The 2017 rules overhaul was supposed to be the opportunity Red Bull had been waiting for since the V6 hybrid turbo rules arrived.
The team’s dominance of Formula 1 ended when the V6 hybrid turbo rules arrived in 2014. The loosening of restrictions on aerodynamic development 12 months ago wound, so the theory went, hand at least some of the initiative back to the team which has so consistently excelled in this area.
It didn’t quite work out that way. Had the big talking of 12 months ago not been how shockingly poor Honda’s start to 2017 was, more question might have been raised about how Red Bull managed to find themselves further from the pace than they had been at the end of 2016.
What is undeniable, however, is that the team turned its season around brilliantly. Having averaged 1.4% off the pace in qualifying over the opening four races, by the final four that deficit had been slashed to 0.5%. They ended the year back at the same level of competitiveness they ended 2016 at, perhaps slightly better.
While the team made strides with its chassis, its Renault power unit remained another weak link. Persistent reliability problems cost the team dearly: without these they would have stood a realistic chance of beating Ferrari to second place in the constructors’ championship.
But this is certainly not a team which would be content to finish second. Starved of the championships it grew accustomed to collecting in the early 2010s, the team remains the only non-works outfit to have won races in the hybrid era, and is clearly the most likely candidate to make a tilt at the title.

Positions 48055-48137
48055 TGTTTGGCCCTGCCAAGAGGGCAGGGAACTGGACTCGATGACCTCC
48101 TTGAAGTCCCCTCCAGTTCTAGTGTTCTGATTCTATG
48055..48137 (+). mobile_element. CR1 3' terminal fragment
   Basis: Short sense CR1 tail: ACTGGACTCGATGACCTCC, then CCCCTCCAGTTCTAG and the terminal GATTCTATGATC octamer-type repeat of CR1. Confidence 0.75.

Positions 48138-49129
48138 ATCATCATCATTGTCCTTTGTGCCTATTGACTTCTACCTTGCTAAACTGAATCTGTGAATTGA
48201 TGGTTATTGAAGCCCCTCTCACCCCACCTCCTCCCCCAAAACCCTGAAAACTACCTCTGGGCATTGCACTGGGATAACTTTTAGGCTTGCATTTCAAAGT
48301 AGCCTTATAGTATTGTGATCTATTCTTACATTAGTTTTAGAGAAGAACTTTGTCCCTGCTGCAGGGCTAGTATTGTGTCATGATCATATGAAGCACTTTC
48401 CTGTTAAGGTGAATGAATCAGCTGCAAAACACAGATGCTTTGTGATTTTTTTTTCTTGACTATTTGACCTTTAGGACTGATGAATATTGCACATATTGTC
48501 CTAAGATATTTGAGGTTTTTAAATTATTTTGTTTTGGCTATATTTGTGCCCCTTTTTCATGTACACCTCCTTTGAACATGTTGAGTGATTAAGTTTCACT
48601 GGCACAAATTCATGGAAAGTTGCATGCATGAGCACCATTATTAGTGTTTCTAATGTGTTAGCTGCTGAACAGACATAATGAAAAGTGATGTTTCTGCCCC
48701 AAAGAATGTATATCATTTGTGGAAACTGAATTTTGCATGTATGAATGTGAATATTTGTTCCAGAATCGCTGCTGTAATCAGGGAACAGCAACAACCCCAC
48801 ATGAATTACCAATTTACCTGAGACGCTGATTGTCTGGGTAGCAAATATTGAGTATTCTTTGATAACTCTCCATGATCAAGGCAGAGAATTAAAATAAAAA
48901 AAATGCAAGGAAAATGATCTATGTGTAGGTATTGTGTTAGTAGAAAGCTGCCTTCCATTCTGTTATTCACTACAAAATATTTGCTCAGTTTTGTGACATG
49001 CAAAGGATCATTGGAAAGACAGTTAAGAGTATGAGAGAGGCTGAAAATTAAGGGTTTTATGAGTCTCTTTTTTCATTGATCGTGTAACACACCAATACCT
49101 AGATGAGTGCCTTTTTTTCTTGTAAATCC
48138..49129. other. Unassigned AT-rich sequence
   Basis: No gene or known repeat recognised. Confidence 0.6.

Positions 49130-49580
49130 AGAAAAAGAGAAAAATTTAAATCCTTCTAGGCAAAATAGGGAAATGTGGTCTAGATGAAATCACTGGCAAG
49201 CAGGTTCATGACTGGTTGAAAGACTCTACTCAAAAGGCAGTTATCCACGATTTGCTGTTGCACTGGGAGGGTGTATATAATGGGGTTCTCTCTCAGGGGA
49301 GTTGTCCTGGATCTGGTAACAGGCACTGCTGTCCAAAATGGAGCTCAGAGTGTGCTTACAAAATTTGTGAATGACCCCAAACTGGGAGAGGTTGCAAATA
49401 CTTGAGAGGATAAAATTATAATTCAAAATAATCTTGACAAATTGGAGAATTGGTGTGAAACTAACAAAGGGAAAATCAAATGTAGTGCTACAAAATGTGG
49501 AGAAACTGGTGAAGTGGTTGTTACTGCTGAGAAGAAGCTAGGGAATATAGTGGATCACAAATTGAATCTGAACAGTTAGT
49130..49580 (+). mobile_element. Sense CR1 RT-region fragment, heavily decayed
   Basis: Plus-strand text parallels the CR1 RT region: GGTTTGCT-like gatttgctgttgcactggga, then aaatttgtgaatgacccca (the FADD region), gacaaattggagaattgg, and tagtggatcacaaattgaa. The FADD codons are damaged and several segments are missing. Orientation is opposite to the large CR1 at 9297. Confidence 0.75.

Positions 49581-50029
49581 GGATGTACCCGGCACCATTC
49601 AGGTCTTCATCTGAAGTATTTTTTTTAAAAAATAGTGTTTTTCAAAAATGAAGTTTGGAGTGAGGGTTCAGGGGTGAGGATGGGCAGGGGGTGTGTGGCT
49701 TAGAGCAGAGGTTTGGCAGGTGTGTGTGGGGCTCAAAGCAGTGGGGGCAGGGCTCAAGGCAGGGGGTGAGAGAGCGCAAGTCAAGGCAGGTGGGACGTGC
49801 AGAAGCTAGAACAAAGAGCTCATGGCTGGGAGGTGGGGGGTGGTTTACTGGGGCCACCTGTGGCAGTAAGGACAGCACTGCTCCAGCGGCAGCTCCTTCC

Although neither of its drivers have a title to their names yet, many would class Max Verstappen and Daniel Ricciardo as the strongest pairing on the grid (including the majority of RaceFans readers). They are two largely complementary talents: both are superb in combat, both excel in single-lap pace. There was regularly little to choose between them last year.
Yet it’s telling that, of the pair, Verstappen was first to get his name on a new contract last year. Though Ricciardo is undoubtedly one of F1’s to talents, Verstappen is younger and arguably already at the same level. It leaves Ricciardo desperately trying to avoid looking like Mark Webber to his team mate’s Sebastian Vettel.
Whether Ricciardo pledges his continued future to the team or jumps to potential berths at Mercedes or Ferrari will be a move to watch closely for. The team has the luxury of having Carlos Sainz Jnr on standby, currently loaned out to Renault.
If Red Bull can make the fighting start to this season which was conspicuously absent last year, Ricciardo’s decision will be much easier. But the other factor is going to be the future of their engine deal – a subject Christian Horner discussed at length when he spoke to RaceFans recently.
Switching engine partners is a high-stakes decision. But if Red Bull truly believe Honda can build a competitive power unit, the temptation to take on a works engine deal will be strong. In the meantime the team looks like it could have its most competitive season since the current engine rules came in.
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